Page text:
From Blakey to Brown, Como to Costa, Eckstine to Eldridge, Galbraith to Garner, Harris to Hines, Horne to Hyman, Jamal to Jefferson, Kelly to Klook; Mancini to Marmarosa, May to Mitchell, Negri to Nestico, Parlanto Ponder, Reed to Ruther, Strayhorn to Sullivan, Turk to Turrentine, Wade to Williams… the forthcoming publication Treasury of Pittsburgh Jazz Connections by Dr. Nelson Harrison and Dr. Ralph Proctor, Jr. will document the legacy of one of the world’s greatest jazz capitals.
Do you want to know who Dizzy Gillespie idolized? Did you ever wonder who inspired Kenny Clarke and Art Blakey? Who was the pianist that mentored Monk, Bud Powell, Tad Dameron, Elmo Hope, Sarah Vaughan and Mel Torme? Who was Art Tatum’s idol and Nat Cole’s mentor? What musical quartet pioneered the concept adopted later by the Modern Jazz Quartet? Were you ever curious to know who taught saxophone to Stanley Turrentine or who taught piano to Ahmad Jamal? What community music school trained Robert McFerrin, Sr. for his history-making debut with the Metropolitan Opera? What virtually unknown pianist was a significant influence on young John Coltrane, Shirley Scott, McCoy Tyner, Bobby Timmons and Ray Bryant when he moved to Philadelphia from Pittsburgh in the 1940s? Would you be surprised to know that Erroll Garner attended classes at the Julliard School of Music in New York and was at the top of his class in writing and arranging proficiency?
Some answers can be gleaned from the postings on the Pittsburgh Jazz Network.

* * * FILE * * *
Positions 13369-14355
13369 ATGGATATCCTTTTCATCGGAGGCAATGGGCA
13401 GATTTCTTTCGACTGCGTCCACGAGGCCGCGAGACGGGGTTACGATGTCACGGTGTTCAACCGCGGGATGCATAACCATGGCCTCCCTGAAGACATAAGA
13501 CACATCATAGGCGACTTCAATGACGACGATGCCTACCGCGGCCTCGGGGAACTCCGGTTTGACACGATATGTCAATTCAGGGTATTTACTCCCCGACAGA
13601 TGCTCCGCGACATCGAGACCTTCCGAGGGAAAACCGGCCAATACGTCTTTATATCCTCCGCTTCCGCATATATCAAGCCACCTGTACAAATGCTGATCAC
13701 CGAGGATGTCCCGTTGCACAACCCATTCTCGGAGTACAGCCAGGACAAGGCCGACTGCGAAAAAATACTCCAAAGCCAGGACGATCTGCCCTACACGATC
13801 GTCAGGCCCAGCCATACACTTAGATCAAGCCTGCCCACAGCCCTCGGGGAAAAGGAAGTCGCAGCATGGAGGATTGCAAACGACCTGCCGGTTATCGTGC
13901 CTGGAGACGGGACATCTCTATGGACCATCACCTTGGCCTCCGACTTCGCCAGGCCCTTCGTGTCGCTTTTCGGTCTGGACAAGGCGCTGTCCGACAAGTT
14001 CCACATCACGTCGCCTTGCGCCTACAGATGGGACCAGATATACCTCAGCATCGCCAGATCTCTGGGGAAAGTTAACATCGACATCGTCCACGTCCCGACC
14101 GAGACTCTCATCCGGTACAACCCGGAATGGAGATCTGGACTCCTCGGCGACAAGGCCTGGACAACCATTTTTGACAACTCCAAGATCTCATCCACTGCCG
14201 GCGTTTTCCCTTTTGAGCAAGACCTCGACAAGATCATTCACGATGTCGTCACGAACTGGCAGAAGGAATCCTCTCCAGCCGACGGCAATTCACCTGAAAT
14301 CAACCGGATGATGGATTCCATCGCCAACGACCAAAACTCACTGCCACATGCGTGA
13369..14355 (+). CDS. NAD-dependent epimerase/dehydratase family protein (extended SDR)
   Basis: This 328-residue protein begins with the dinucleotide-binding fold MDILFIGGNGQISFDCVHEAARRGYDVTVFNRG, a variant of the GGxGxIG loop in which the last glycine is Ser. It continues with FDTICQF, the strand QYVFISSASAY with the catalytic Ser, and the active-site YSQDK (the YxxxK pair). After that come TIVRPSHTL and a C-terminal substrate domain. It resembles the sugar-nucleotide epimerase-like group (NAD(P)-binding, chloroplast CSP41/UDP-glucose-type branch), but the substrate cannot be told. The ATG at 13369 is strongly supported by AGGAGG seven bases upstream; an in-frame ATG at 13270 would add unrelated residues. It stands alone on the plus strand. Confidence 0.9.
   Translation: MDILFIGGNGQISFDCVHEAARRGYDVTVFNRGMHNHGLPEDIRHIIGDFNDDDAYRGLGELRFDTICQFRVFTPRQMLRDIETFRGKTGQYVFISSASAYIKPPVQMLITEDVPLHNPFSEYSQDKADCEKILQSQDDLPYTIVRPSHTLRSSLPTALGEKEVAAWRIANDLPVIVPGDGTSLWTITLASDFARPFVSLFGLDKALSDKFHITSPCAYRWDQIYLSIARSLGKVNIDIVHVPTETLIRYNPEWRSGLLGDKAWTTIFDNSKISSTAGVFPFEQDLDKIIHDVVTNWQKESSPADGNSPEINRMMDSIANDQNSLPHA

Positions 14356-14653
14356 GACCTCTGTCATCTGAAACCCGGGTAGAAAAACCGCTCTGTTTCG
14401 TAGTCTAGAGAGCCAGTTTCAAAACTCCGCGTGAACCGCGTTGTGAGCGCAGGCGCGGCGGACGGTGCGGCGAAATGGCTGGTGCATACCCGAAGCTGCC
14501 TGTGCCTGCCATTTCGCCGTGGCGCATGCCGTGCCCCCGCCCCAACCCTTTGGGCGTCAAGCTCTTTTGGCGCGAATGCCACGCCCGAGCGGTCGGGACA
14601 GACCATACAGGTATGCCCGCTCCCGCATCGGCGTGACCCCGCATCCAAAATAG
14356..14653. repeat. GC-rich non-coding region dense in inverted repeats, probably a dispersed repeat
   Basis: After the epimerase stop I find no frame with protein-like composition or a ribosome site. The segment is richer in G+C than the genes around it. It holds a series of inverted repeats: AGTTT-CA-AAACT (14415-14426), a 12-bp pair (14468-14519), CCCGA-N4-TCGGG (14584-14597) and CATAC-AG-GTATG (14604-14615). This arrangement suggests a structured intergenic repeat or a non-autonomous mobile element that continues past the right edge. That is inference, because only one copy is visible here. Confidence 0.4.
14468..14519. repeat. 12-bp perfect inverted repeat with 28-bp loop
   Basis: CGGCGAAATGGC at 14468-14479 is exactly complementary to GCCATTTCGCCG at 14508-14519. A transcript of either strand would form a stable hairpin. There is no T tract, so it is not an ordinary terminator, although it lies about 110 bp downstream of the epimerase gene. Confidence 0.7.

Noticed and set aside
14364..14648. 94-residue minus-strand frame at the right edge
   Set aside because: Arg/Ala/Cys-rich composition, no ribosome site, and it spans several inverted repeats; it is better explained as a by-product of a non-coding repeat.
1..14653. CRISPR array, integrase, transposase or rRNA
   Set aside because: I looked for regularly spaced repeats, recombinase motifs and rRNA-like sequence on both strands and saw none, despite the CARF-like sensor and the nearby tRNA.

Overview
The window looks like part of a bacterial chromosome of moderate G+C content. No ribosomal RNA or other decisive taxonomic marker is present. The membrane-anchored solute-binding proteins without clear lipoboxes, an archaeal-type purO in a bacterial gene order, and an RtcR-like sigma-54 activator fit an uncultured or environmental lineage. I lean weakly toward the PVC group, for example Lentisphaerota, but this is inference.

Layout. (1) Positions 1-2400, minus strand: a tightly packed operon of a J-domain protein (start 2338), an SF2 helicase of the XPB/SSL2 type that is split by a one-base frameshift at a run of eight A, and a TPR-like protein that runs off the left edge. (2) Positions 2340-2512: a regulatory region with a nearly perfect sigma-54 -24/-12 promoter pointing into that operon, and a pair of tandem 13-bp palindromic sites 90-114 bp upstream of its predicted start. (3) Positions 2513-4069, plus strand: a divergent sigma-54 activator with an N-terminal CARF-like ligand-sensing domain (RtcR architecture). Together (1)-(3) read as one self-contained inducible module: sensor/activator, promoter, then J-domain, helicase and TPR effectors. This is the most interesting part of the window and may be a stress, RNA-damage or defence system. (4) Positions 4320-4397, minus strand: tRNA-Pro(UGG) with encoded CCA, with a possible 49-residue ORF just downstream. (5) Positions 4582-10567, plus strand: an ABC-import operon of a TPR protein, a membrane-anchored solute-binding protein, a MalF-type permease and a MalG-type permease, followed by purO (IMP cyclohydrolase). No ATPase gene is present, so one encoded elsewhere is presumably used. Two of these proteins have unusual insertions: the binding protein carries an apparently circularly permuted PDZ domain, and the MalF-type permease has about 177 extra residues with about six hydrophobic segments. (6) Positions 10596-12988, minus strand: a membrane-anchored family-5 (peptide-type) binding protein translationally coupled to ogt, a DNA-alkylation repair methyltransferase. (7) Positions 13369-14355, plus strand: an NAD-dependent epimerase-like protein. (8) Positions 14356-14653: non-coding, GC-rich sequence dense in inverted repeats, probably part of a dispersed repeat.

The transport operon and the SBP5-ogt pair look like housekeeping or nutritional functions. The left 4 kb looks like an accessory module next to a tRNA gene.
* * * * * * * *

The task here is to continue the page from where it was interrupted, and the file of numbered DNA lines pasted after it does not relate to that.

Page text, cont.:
For almost 100 years the Pittsburgh region has been a metacenter of jazz originality that is second to no other in the history of jazz. One of the best kept secrets in jazz folklore, the Pittsburgh Jazz Legacy has heretofore remained mythical. We have dubbed it “the greatest story never told” since it has not been represented in writing before now in such a way as to be accessible to anyone seeking to know more about it. When it was happening, little did we know how priceless the memories would become when the times were gone.
Today jazz is still king in Pittsburgh, with events, performances and activities happening all the time. The Pittsburgh Jazz Network is dedicated to celebrating and showcasing the places, artists and fans that carry on the legacy of Pittsburgh's jazz heritage.
Had the opportunity to play there at the old Balcony, James Street and Crawford Grill with some of the Iron City stalwarts: "Ron" Tucker, Roger Humphries, Ken Foley, P.J., The Heid Bros., Paul Thompson etc.....
Favorite Pittsburgh musicians/performers
Art Blakey, Ahmad Jamal, Billy Strayhorn, Stanley Turrentine, Steve Nelson, etc, etc.....
Favorite Pittsburgh Jazz Venue
Combining an extensive knowledge of the jazz tradition and a highly individualistic approach to performance, Mike DiRubbo has taken his place in the elite of New York City's straight-ahead jazz musicians. He has shared the bandstand and the recording studio with jazz masters including Cecil Payne, Jackie McLean, George Coleman, Harold Mabern, Jimmy Cobb, Eddie Henderson, John Hicks and young veterans including Peter Washington, Mike LeDonne, Steve Davis, Carl Allen, Eric Alexander, Tony Reedus, Steve Nelson, Anthony Wonsey, Jim Rotondi, David Hazeltine, Dwayne Burno, Joe Farnsworth, Michael Weiss, and many others.
"Mike DiRubbo plays with fire and intelligence, and his music dances with life."
— Francis Davis, author of “Like Young”
“…a powerful, not-to-be-missed performer.”
— David A. Orthmann, AllAboutJazz.com
I would love to feature "you" as my guest on my show..If I am not your friend..please add me...also please call me @ the offc at 757 538 3540...757 971 3733 for details...click on the banner below to be a guest...JB
We are happy to have you with us. I met you at James Street Tavern when you played there introduced by our mutual friend, Kenan Foley. BTW I think your web site is really hip. I hope you bring some of your ideas to this page also.